Giving birth is a special experience, and is the start of a new chapter in life for most women. Sometimes new mothers feel physically exhausted and overwhelmed with the new responsibilities, unprepared and unsure of their ability to meet their baby’s needs, or even disappointed with their birth experience. Sometimes a new mother will feel guilty for not being as happy and joyful as they expect. This anxiety, sometimes called the Baby Blues, is completely normal. There is no need to feel guilty about your emotional response the major changes happening in your life. Over time, these feelings go away as you bond with your child and gain confidence in your ability to take care of their needs.
If these feelings do not go away over time, or even intensify, then you might be suffering from postpartum depression. Most women experience postpartum depression within the first three months after delivering their baby, however, there are some cases where women experience postpartum depression up to a year after giving birth. So what causes depression, and how can you avoid it? There isn’t one exact cause for postpartum depression, but changes in hormones is one major factor. During your pregnancy, your body produces more estrogen and progesterone than normal, and when your baby arrives, the levels of these hormones drop dramatically.
There are psychological factors linked to postpartum depression too. Many are related to your feelings about the pregnancy, how it will change your relationships, and how prepared you feel you are for the baby; however, there are several ways to lessen you anxiety and manage the stress of learning how to care for your newborn:
Always be honest with your significant other and your support system about your feelings during and after pregnancy. If you do not have a strong support system, or feel embarrassed talking about your feelings to people you know, there are different support groups you can join. This kind of open communication is similar to talk therapy and will help you understand why you feel the way you do.
Make sure to ask for help when you need it. You should not feel guilty about learning how to care for your child, especially when you are a new parent. Most friends and family are willing and enthusiastic to help out when they can, and would love to spend time with you and your baby.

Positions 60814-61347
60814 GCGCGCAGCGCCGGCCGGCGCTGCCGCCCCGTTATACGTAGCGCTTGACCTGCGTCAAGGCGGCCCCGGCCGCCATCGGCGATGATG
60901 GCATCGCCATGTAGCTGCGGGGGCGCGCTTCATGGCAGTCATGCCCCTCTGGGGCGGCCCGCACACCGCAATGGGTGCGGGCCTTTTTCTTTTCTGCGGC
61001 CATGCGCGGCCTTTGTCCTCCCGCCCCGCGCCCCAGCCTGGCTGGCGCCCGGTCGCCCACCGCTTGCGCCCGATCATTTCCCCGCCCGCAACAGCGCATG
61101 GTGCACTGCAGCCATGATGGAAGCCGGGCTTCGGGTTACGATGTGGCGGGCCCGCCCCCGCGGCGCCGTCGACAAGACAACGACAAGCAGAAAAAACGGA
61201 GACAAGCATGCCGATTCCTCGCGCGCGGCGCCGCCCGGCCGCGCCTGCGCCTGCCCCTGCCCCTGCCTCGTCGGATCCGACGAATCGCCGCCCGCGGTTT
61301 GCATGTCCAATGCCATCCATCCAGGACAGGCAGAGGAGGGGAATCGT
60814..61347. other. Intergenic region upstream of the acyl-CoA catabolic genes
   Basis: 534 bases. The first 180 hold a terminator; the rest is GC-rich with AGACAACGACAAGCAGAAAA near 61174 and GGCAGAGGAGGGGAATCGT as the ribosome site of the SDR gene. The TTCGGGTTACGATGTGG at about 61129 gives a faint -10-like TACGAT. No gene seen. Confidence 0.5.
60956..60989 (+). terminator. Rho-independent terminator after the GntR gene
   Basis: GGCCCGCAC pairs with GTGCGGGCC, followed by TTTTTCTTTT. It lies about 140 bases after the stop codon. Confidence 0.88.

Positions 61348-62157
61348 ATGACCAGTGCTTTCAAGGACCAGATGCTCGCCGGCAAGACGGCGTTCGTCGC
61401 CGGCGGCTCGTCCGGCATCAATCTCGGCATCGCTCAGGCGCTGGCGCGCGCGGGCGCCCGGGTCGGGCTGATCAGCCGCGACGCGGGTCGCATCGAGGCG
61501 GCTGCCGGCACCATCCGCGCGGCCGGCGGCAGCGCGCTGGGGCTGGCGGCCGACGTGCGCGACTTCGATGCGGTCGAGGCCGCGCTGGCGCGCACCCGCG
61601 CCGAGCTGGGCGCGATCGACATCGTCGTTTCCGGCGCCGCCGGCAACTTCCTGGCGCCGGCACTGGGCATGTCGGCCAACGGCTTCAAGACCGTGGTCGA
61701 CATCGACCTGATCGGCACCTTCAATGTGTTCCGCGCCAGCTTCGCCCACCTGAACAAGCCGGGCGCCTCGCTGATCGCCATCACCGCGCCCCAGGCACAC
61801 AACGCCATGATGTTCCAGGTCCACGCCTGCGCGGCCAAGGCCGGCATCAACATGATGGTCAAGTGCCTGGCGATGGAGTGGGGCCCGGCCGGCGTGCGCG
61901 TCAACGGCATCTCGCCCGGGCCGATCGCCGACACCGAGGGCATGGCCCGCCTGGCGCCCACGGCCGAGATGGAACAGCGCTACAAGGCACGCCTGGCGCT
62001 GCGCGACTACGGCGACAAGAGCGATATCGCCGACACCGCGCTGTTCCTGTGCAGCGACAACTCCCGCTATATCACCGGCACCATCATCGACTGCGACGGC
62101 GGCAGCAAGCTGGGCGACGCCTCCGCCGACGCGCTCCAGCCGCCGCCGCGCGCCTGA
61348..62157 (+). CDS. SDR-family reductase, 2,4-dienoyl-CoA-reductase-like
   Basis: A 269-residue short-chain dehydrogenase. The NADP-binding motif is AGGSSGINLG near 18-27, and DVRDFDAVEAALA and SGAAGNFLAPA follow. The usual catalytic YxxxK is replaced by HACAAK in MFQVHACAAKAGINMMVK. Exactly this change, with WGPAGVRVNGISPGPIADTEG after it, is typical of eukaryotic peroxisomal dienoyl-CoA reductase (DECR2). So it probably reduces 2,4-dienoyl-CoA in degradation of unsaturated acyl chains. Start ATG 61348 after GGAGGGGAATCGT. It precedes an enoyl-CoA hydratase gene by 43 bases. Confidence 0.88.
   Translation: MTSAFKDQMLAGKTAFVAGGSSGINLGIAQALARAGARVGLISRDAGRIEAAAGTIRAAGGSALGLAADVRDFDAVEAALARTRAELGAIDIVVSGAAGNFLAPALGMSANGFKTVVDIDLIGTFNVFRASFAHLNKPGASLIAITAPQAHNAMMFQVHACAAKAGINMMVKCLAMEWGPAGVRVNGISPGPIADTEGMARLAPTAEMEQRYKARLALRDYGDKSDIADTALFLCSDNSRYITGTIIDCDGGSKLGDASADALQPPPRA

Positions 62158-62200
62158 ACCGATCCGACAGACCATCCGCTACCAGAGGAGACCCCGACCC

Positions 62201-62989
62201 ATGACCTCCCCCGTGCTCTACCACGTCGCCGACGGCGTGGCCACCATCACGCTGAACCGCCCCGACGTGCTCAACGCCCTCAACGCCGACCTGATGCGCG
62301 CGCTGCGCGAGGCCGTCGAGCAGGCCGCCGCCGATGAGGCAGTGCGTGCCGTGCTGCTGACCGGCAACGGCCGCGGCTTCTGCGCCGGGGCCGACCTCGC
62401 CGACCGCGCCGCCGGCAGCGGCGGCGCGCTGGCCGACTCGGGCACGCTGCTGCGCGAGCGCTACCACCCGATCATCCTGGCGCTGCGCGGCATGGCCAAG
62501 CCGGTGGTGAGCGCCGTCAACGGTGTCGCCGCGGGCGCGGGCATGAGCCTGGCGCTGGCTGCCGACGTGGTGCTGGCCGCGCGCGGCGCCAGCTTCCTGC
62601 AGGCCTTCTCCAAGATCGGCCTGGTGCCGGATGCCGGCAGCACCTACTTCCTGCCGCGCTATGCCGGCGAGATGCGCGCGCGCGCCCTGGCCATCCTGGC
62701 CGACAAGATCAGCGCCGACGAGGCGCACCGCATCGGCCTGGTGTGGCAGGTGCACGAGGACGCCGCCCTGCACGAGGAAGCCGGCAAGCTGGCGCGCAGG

Don’t forget to take care of yourself first, by getting as much rest as you can, eating healthy, and continuing to do things you enjoyed before giving birth. This will help keep your energy up and allow you to get used to the needs of your newborn. Taking some time to keep yourself happy will make it easier to adjust to your role as a mother without feeling like you are losing touch with your self-identity.
Finally, remember that no one is perfect, so there is no use in feeling like you are a “bad parent.” No one is given a manual for how to care for their child, so it is a learning process, and eventually you will get the hang of caring for your baby and maintaining other parts of your life.
Certain factors can increase your chance of experiencing postpartum depression. If you are pregnant and any of these apply to you, remember that stress from these scenarios can play a part in postpartum depression:
• Having depression or bipolar disorder before pregnancy
• Having mixed feelings about the pregnancy
• Abusing alcohol, illegal substances, or smoking during pregnancy
(this behavior is harmful to your baby and should not continue during or after pregnancy)
• Being a single mother or having a weak relationship with your partner
• Experiencing complications during delivery
Women suffering postpartum depression might be easily agitated, restless, feel worthless or guilty, are unable to enjoy most activities, and may even have thoughts of death or suicide. Symptoms will vary, with some women worrying excessively about their baby while others show little interest in them. In severe cases, some mothers feel urges to hurt their baby, but this is very rare and these feelings are almost never acted upon. Generally, symptoms are persistent, and cause you to feel negatively about your baby or your life situation after delivery.
Postpartum depression is a very serious condition, sometimes leaving mothers unable to properly care for their baby. Women with postpartum depression should seek help immediately. If you experience the symptoms of postpartum depression, call Dr. Ayalon to get help. You may need talk therapy or prescription anti-depressant medication depending on the severity of your case and whether you are beast feeding or not. Call our office for more information about postpartum depression and what you can do to avoid experiencing it after delivery.
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